A good few weeks for Europe
The last few weeks have been good ones for Europe, and for the EU, with the success of the democratic campaign for fresh elections in Ukraine, the court decision in Britain prohibiting indefinite detention without trial and now the decision of the EU to begin accession talks with Turkey (missed the obvious pun there). Negotiations with Iran were also a qualified success, certainly by comparison with the futile sabre-rattling coming out of Washington.
I predicted in February that the start of the EU admission process for Turkey would be the biggest geopolitical event of the year. Things dind’t go precisely to plan, but in the end it didn’t matter. Tobias Schwarz at a Fistful of Euros has more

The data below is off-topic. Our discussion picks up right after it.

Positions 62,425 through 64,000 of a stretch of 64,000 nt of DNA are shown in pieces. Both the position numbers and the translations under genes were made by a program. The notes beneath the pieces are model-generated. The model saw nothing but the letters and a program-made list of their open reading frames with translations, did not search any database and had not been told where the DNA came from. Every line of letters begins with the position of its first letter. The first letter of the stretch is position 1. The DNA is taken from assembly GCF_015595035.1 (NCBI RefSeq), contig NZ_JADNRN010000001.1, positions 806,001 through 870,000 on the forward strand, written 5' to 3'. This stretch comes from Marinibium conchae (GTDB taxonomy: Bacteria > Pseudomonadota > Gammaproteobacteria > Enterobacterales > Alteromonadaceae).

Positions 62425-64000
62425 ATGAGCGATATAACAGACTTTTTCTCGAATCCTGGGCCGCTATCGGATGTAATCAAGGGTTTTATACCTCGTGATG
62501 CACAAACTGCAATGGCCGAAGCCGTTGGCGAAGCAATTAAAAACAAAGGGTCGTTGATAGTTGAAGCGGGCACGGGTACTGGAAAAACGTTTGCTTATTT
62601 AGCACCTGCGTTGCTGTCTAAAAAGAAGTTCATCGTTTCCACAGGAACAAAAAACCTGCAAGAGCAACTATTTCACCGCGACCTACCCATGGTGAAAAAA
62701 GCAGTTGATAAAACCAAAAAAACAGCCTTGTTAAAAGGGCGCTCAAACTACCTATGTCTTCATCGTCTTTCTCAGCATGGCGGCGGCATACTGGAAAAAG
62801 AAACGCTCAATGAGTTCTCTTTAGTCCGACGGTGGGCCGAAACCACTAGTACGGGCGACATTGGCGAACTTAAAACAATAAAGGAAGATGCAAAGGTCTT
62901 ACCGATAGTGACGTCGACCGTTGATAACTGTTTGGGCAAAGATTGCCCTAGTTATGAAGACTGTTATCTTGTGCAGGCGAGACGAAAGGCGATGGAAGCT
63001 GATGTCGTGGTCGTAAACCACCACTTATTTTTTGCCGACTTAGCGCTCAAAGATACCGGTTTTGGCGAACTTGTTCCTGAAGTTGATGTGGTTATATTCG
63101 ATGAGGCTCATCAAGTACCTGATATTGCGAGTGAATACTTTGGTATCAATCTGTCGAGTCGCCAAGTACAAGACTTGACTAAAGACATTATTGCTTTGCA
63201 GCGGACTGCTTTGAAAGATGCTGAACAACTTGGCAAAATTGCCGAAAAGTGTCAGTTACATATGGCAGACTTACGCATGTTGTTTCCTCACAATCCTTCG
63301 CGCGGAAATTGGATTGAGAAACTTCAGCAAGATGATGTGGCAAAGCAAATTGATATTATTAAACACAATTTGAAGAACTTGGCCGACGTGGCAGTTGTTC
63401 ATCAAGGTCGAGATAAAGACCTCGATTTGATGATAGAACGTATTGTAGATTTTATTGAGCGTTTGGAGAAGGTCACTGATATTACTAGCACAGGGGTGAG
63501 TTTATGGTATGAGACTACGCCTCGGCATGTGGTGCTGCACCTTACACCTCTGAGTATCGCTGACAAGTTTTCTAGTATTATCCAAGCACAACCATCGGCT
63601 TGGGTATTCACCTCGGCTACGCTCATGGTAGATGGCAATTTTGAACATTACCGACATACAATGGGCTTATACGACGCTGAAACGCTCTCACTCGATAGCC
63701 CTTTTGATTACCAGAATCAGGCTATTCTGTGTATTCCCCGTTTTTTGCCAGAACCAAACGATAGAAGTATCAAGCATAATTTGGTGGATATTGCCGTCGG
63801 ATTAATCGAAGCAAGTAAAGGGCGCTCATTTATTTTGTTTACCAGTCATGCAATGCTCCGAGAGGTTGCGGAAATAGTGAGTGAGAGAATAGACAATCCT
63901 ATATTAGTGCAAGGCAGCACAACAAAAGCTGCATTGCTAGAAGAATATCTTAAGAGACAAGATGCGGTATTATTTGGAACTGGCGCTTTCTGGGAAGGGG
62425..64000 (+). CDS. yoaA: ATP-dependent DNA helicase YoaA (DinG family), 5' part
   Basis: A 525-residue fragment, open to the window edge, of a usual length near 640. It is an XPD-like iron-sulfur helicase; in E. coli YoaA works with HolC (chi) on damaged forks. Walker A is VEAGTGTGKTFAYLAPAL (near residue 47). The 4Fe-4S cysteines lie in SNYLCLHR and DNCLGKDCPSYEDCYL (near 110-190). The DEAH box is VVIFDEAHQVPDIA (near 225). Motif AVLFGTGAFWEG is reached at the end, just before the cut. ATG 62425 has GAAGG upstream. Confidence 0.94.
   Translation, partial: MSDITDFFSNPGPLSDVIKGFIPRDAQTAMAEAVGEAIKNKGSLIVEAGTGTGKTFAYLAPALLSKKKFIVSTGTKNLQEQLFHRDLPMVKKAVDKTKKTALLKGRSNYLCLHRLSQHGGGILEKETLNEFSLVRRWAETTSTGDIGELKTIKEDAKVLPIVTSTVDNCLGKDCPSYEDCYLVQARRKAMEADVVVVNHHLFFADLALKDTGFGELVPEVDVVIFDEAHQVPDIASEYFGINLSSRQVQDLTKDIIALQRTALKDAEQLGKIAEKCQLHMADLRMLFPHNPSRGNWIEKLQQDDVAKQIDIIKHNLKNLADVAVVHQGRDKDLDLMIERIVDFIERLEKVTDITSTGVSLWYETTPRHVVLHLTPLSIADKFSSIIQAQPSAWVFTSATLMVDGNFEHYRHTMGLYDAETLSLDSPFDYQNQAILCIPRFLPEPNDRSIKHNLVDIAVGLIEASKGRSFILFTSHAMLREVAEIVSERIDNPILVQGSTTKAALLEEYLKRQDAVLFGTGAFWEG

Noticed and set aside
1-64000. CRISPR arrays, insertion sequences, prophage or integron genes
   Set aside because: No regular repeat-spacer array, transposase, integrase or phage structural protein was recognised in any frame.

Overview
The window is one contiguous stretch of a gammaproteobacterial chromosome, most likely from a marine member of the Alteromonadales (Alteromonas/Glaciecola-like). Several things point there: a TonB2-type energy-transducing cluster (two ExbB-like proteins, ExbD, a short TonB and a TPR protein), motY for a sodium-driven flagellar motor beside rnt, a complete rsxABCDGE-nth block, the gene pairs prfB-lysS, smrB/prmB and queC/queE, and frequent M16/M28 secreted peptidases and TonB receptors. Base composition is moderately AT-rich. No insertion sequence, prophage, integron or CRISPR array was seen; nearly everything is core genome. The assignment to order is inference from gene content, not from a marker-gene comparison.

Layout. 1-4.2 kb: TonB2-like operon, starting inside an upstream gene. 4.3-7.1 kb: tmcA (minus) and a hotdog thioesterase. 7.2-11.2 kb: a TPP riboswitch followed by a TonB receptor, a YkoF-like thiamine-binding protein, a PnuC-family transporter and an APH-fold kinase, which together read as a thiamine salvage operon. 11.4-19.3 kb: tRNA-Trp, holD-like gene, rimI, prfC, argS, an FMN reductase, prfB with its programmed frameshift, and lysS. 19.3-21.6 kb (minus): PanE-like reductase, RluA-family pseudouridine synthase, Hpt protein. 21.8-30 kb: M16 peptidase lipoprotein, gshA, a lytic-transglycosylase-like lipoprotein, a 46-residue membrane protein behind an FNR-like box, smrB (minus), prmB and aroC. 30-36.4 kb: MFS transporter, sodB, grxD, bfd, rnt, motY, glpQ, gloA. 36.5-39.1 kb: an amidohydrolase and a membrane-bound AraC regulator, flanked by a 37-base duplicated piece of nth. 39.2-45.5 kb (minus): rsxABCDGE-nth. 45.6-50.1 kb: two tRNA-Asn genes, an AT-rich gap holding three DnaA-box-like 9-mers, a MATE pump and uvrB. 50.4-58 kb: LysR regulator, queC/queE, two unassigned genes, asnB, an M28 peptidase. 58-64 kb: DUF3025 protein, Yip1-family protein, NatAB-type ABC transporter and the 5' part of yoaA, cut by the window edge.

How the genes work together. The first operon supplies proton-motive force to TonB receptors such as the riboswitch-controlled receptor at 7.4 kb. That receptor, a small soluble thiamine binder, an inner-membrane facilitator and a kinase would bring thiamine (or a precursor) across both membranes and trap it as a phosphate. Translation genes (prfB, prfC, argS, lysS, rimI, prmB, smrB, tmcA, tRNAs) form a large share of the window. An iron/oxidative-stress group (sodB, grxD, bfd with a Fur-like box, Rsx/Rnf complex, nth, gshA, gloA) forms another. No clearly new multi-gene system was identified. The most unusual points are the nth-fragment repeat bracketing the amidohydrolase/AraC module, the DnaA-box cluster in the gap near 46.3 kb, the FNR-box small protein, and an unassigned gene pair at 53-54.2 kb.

Chris Bertram at CT covers the judgement of Lord Hoffman in the decision by the House of Lords that Detaining foreign terrorist suspects without trial breaks human rights laws is incompatible with European human rights laws. Hoffman makes a ringing affirmation of all that’s best in the British constitutional tradition, but Eurosceptics should note that it’s now the European Convention on Human Rights that is protecting those traditions against the untrammeled power of the executive.
The Ukraine which was covered fairly extensively here, thanks to guest posts from Tarik Amar and Tom Oates. Apart from the outcome, it was encouraging to see the EU working well on this, and also the lesson to Putin that the era of superpower/hyperpower politics is over.
Timothy Garton Ash is well worth reading on all this.